BTW, you mentioned '2/3 broken in' or something along those lines. If your rings were going to break-in properly then would have done so either right after start up or with some limited driving. Were these freshly bored cylinders and new pistons, or just a re-ring and hone? What exact rings were used? (Brand and PN)
    I think FT is right maybe a tube of toothpaste will solve the problem LOL. I had it line bored to the 2.0 Mahle pistons & rings (OGTS). I saw them cross hatching it (them) at the machine shop, they have one guy where thatís all he does is line bore & work on the piston cylinders. The engine break in was done with the freshly ground cam & lifters using Schneiderís cam paste on the lobes and their special ZDDP oil additive along with Pennzoil 10-30w Dino oil. @ 2500 rpms for 1/2 hour I set the ignition timing to 25 degrees mechanical advance (ran smoothly and stayed under 185 degrees on the engine coolant gauge) then a complete cool down overnight until I took it out on the road afterwards. I noticed this blow-by (odor) symptom right away on the first few days of driving. All OGTS parts were used. Iím trying to spare you and summarize the direct answers to your questions, if youíre so inclined hereís my build thread: https://www.opelgt.com/forums/opel-e...ml#post1309313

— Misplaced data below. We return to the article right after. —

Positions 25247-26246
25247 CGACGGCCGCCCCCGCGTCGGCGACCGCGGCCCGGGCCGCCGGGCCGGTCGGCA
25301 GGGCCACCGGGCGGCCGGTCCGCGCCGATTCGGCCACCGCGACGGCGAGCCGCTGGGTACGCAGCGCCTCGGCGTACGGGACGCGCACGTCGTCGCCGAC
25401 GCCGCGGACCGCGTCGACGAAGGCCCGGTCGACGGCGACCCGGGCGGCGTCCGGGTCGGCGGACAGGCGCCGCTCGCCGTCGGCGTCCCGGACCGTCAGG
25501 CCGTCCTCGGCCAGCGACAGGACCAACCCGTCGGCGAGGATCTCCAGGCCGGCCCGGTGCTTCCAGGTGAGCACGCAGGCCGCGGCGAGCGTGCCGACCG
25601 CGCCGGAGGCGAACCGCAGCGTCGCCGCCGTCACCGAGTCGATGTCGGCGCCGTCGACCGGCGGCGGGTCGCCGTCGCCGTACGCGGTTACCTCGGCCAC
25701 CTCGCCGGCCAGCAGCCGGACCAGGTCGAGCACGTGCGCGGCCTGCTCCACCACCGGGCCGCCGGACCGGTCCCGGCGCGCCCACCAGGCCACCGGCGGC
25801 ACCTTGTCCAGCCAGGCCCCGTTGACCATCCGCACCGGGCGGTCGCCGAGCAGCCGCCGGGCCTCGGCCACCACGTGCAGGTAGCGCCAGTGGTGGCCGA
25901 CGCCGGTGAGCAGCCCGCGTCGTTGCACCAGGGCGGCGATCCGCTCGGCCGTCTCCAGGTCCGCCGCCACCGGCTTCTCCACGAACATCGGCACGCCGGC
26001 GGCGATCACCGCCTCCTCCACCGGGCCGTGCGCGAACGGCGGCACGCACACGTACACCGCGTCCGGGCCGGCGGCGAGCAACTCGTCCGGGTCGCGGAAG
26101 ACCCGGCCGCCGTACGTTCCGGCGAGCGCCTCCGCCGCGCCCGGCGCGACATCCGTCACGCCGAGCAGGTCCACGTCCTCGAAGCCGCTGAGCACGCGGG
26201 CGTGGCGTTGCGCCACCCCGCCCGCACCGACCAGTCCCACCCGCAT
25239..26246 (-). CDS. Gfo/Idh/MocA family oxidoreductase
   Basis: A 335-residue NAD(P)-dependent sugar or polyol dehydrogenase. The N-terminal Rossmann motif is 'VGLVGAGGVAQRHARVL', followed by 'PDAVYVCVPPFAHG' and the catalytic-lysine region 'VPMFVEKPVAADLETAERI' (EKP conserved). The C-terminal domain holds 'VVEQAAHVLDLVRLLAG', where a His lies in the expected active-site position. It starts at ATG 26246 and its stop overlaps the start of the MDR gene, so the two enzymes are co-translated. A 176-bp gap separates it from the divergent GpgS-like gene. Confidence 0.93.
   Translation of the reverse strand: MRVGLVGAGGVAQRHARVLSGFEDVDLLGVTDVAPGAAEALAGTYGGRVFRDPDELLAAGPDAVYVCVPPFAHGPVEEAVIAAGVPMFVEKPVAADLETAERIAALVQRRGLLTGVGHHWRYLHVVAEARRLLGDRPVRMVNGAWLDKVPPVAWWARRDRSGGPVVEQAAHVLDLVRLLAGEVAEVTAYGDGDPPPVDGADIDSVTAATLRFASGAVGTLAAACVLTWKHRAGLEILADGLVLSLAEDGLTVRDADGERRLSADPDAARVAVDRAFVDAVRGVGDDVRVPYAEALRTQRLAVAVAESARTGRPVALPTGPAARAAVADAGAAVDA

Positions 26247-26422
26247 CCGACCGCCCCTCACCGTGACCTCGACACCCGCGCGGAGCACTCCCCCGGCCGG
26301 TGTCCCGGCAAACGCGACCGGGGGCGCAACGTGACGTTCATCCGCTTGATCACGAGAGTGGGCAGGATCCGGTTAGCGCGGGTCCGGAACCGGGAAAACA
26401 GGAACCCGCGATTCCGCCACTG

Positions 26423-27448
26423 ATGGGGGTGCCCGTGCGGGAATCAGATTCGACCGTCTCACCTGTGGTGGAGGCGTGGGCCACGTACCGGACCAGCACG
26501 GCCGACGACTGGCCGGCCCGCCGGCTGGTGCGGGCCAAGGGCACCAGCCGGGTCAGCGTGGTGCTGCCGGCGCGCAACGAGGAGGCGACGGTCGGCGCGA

I heard that the engine is almost but isnít completely broken in for 30,000 miles when I discussed the subject with Gil. My neighbor who works on cars all the time said the ring seating part took place during that first half hour. That time period went well a I remember a lot of heat was generated from the engine when I shut it off, my small valve cover hose fell out but thatís supposed to be normal and my temperature gauge looked fine during that period. I filled up the engine coolant with the front end lifted up and left overnight so any air bubbles would dissipate, then topped it off the next day with the car level it took Between 1.5 & 2 gallons and I never had to add more to speak of. I did my research before the break in as best I could. Hope that summarizes the answers well enough, glad to answer any more questions.

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    Quote Originally Posted by hrcollinsjr View Post